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(WGHP) — Three North Carolina bear sanctuaries are expected to soon see hunters for the first time in decades, The Guardian reports.

The North Carolina Wildlife Resources Commission voted in February to allow permit bear hunting in the area of three current bear sanctuaries: Panthertown-Bonas Defeat, Standing Indian and Pisgah Bear. Bear hunting has been illegal in these areas since 1971. The sanctuaries will open to hunters later in 2022.

The U.S. Forest Service requested the change “due to increased human-bear interactions,” the commission said during a January hearing according to The Guardian. The bear population has climbed from about 1,000 in the 1990s to close to 15,000 today, The Hill reports.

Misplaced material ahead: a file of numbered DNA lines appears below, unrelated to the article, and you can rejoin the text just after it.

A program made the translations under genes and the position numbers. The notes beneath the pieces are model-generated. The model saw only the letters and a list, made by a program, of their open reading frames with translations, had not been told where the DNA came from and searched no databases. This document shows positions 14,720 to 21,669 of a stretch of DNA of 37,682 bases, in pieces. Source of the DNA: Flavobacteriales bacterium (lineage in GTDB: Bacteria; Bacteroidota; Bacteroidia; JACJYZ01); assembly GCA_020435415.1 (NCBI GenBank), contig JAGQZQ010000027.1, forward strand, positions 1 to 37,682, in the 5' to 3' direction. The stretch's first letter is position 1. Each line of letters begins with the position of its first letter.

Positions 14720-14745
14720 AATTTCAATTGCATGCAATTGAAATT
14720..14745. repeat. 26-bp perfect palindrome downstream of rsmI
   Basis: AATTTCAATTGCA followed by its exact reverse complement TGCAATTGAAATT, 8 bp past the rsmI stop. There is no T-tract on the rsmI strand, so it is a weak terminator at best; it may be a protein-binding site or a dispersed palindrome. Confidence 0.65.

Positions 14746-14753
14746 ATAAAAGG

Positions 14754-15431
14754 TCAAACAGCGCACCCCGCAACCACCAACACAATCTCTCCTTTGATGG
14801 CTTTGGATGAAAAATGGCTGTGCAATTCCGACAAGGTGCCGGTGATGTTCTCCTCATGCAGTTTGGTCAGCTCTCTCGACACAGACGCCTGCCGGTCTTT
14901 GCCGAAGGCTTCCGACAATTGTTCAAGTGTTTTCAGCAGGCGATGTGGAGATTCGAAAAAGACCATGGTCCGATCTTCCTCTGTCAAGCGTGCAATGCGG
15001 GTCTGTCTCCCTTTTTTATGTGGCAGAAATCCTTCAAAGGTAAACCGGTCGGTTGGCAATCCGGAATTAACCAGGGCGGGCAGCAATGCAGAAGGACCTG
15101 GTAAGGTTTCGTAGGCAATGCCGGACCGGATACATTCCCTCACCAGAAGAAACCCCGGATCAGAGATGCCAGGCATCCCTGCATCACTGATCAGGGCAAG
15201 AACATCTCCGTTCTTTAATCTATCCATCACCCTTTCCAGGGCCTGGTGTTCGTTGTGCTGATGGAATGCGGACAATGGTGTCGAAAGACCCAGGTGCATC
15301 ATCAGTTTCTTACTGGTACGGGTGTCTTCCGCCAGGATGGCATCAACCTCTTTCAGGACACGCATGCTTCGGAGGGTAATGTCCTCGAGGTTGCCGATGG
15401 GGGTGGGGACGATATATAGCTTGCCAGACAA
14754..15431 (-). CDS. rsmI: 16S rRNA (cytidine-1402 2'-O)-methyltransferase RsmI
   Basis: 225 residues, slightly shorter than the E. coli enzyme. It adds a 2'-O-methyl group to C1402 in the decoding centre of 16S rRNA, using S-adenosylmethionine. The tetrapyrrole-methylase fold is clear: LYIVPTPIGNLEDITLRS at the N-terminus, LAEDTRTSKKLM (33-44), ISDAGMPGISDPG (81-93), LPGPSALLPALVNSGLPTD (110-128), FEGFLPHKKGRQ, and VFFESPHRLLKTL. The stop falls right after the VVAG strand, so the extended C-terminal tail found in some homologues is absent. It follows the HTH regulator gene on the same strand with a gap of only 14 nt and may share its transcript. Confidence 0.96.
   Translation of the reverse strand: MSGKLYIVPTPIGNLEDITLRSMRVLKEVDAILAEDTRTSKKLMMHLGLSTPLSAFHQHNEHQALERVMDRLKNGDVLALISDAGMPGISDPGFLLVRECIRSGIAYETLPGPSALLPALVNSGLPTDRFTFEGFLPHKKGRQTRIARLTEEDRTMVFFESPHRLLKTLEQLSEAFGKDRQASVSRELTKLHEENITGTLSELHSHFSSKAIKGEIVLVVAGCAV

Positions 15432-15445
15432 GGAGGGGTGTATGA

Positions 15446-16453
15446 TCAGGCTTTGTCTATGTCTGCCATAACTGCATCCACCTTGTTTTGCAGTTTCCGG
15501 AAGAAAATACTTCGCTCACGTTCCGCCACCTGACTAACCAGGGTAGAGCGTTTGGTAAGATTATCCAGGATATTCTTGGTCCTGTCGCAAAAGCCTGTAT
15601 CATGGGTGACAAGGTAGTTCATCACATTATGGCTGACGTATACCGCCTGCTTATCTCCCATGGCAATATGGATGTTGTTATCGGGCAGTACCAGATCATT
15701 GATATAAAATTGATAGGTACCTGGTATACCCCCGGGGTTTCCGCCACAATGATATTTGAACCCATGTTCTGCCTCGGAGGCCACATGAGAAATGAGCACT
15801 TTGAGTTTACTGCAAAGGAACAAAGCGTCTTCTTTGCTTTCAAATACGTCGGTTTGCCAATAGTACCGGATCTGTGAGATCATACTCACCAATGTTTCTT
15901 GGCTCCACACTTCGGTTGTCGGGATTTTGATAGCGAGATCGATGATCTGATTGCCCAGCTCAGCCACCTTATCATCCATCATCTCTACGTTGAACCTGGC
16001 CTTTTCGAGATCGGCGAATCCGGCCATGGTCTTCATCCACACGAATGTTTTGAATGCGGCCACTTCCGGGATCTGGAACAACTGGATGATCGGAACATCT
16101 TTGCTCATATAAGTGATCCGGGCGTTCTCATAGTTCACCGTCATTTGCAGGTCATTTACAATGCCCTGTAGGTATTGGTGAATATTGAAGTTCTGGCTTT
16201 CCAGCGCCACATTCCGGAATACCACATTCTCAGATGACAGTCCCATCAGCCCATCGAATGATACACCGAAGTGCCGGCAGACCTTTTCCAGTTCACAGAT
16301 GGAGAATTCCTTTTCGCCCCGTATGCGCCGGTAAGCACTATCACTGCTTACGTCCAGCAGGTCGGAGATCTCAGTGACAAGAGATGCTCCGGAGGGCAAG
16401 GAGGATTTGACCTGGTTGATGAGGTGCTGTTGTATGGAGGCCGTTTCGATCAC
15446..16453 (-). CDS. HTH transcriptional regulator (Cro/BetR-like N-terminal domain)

But this change is not a blank check to kill bears in these sanctuaries. There are some limitations. For example, hunters can only kill one bear during the season, and they cannot kill bears while they are eating, The Hill reports. Nevertheless, the wildlife commission’s ruling did not come without protest.

Friends of Panthertown, a nonprofit that works with the U.S. Forest Service to protect the 6,311-acre Panthertown Valley, said on its website, “Friends of Panthertown does not support bear hunting in Panthertown or the NCWRC rule changes to allow bear hunting by permit here. We do not believe allowing bear hunts in Panthertown will solve human-bear interaction concerns, or is an appropriate solution. We have requested a delay pending legislative review.”

The nonprofit reports that 2,365 people sent comments to the wildlife commission in opposition to the change compared to 370 who voiced support.

Opponents, like Friends of Panthertown, say that the problem is with individual bears, not the species as a whole, and opening these sanctuaries to hunting will mean the indiscriminate killing of bears, including cubs.

A petition is calling for a halt to the rule change. Launched by advocacy organization OneProtest three months ago, the petition has since garnered more than 8,700 signatures as of Friday.